Law and the French Language in Québec
One of the most prominent features in Québec that makes it difficult to become a truly multicultural society are the strict laws regarding the language. The Charte de la Langue Française (Charter of the French Language) of 1977 mandates that French is used in all businesses, public signs, advertising, contracts, public and private documents and even software, websites and games. English can be used as well but there must be a French version as well. Businesses that do not comply are subject to the Office Québécois de la Langue Française and can face substantial fines.
Attitudes Toward Immigration in Québec
Because of the nationalism of French-speaking Québec, there has been hostility toward immigration. This has even been expressed toward immigrants from France although overall the province is more welcoming toward those who already speak French are more likely to assimilate easily compared to other ethnic groups. Rather than promoting multiculturalism which is the policy of all of Canada, Québec focuses on "interculturalism" which is favorable towards a pluralistic society.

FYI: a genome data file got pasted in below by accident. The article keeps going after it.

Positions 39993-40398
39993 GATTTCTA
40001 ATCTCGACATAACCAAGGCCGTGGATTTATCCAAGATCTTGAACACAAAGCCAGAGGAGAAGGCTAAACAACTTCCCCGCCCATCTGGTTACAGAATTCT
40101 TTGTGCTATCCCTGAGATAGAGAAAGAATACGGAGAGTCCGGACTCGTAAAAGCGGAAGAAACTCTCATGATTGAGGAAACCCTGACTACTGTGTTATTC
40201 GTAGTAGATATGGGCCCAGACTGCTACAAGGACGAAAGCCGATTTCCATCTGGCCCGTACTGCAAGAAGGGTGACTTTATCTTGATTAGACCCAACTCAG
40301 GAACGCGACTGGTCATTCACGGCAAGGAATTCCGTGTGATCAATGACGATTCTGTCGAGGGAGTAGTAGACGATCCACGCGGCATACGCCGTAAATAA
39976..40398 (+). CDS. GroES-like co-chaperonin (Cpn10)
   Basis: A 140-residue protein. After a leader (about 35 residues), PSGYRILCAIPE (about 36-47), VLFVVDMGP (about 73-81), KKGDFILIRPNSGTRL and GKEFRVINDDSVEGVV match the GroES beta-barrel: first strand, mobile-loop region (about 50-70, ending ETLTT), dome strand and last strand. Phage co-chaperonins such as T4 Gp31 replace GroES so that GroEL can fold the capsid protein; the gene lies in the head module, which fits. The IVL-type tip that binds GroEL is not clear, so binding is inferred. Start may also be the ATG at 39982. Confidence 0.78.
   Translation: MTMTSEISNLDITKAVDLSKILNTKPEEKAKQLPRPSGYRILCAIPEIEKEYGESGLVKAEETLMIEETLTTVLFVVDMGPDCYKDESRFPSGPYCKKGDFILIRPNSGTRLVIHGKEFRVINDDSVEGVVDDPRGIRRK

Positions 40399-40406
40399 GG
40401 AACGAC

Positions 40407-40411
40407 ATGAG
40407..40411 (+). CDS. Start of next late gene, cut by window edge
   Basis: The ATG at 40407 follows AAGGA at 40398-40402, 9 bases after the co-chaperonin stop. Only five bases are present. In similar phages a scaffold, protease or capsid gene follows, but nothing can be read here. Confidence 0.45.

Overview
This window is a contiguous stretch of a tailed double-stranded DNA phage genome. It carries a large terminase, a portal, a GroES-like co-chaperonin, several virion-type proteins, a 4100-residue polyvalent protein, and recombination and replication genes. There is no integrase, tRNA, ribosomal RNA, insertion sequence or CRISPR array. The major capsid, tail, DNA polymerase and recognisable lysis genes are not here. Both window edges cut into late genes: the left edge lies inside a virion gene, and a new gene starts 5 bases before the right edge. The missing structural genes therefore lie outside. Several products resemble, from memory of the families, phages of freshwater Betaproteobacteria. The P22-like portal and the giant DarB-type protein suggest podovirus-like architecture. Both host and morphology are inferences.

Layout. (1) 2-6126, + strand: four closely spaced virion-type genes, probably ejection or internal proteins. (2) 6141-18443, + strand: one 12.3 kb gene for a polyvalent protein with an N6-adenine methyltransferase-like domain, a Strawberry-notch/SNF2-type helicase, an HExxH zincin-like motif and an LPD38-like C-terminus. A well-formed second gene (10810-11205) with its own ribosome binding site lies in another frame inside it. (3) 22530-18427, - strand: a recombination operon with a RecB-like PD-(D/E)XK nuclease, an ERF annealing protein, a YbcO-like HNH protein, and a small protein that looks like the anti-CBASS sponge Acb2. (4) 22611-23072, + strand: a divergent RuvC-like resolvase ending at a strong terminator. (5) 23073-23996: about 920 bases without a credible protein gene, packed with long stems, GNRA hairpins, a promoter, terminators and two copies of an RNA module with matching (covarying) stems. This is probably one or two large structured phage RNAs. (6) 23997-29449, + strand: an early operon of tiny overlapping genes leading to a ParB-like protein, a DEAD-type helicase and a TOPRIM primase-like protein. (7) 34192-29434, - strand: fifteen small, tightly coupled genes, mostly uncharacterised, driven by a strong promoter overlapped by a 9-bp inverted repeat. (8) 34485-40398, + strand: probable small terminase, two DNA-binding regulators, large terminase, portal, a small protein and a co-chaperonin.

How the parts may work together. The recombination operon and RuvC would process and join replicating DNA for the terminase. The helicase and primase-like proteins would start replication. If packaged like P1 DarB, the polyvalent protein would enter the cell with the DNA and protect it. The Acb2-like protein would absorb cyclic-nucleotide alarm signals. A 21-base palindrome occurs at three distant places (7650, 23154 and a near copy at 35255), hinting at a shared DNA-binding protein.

However, interculturalism promotes the French Canadian culture above all others and does not see all cultures present in the province as equally worthy. There has also been a push in recent years to restrict the number of immigrants entering the province and require them to pass language and cultural values tests first. Polls of residents in Canada in 2018 found the most unfavorable attitudes toward Muslims was in Québec.